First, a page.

GBA Logo horizontal Facebook LinkedIn Email Pinterest Twitter Instagram YouTube Icon Navigation Search Icon Main Search Icon Video Play Icon Plus Icon Minus Icon Picture icon Hamburger Icon Close Icon Sorted
Article

Reconsidering Rot-Resistant Framing Material


Copper- and borate-based preservative treatments have proven effectiveness, but structural plastics are more durable

When copper chromated arsenate (CCA) was eased off the market at the end of 2003 due to fears about its toxicity, builders needed to find new sources for rot-resistant structural lumber. As contributing editor, Scott Gibson, has discovered, the industry has responded by developing three new types of rot-resistant framing materials. The new materials include lumber treated with alkaline copper quaternary (ACQ) or copper azole (CA); wood treated with borate, a naturally occuring mineral salt; or fiberglass-reinforced plastic lumber (FRPL), made from recycled plastics. This article includes a sidebar about new compounds and organic treatments in development.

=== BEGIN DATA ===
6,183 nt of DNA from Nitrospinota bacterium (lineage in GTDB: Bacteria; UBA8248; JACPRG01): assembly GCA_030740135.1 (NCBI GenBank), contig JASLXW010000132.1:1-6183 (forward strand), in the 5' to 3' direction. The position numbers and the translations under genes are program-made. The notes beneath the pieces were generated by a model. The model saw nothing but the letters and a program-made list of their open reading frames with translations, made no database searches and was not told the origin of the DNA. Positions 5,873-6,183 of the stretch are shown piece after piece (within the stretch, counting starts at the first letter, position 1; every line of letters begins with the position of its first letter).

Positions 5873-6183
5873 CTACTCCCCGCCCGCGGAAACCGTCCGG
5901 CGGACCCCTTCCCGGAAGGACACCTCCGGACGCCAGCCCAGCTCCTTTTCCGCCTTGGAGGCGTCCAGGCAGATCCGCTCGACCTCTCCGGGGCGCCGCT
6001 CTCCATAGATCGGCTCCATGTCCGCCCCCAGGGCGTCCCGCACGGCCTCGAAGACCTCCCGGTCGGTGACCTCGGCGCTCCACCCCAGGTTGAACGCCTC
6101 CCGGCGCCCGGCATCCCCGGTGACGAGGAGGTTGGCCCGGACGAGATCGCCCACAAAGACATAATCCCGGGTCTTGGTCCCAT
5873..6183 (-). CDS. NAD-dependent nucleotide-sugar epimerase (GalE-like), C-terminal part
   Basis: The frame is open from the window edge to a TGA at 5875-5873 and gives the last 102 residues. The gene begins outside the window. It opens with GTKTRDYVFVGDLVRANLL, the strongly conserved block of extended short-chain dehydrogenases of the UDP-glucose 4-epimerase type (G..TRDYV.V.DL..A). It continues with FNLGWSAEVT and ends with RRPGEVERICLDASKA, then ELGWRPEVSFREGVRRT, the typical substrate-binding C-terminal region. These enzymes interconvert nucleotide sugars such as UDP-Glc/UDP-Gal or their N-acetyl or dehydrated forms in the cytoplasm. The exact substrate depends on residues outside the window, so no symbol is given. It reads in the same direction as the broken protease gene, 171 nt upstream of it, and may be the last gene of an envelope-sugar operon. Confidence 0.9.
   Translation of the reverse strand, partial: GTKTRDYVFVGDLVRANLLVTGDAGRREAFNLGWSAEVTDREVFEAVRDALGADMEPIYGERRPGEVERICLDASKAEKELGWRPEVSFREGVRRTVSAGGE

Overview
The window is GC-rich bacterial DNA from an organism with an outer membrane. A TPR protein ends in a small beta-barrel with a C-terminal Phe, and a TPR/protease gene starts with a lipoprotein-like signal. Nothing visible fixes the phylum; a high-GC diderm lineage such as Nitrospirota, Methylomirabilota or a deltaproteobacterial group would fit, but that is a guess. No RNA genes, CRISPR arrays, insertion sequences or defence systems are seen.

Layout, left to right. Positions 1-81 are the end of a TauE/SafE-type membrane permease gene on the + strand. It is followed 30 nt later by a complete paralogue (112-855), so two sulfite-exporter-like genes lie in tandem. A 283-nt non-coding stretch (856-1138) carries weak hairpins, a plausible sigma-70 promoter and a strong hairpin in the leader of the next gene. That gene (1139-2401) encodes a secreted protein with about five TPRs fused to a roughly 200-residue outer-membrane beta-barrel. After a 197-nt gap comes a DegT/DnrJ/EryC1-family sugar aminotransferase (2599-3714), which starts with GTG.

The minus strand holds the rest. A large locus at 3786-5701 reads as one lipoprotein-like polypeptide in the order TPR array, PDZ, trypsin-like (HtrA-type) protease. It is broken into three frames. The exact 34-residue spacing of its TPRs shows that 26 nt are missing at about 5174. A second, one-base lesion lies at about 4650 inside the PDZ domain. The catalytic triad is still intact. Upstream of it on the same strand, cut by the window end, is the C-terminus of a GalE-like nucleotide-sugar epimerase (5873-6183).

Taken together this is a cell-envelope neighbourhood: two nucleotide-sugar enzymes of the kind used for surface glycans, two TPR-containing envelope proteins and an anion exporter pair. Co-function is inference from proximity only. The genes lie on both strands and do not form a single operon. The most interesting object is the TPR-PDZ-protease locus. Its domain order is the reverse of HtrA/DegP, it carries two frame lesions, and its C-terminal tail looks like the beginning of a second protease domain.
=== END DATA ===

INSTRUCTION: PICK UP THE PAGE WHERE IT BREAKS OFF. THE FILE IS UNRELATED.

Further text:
Reconsidering-Rot-Resistant-Framing-Material_FHB186.pdf

GBA Prime

This article is only available to GBA Prime Members

Sign up for a free trial and get instant access to this article as well as GBA’s complete library of premium articles and construction details.

Start Free Trial

0 Comments

Log in or become a member to post a comment.

Related

Community

Recent Questions and Replies

  • |
  • |
  • |
  • |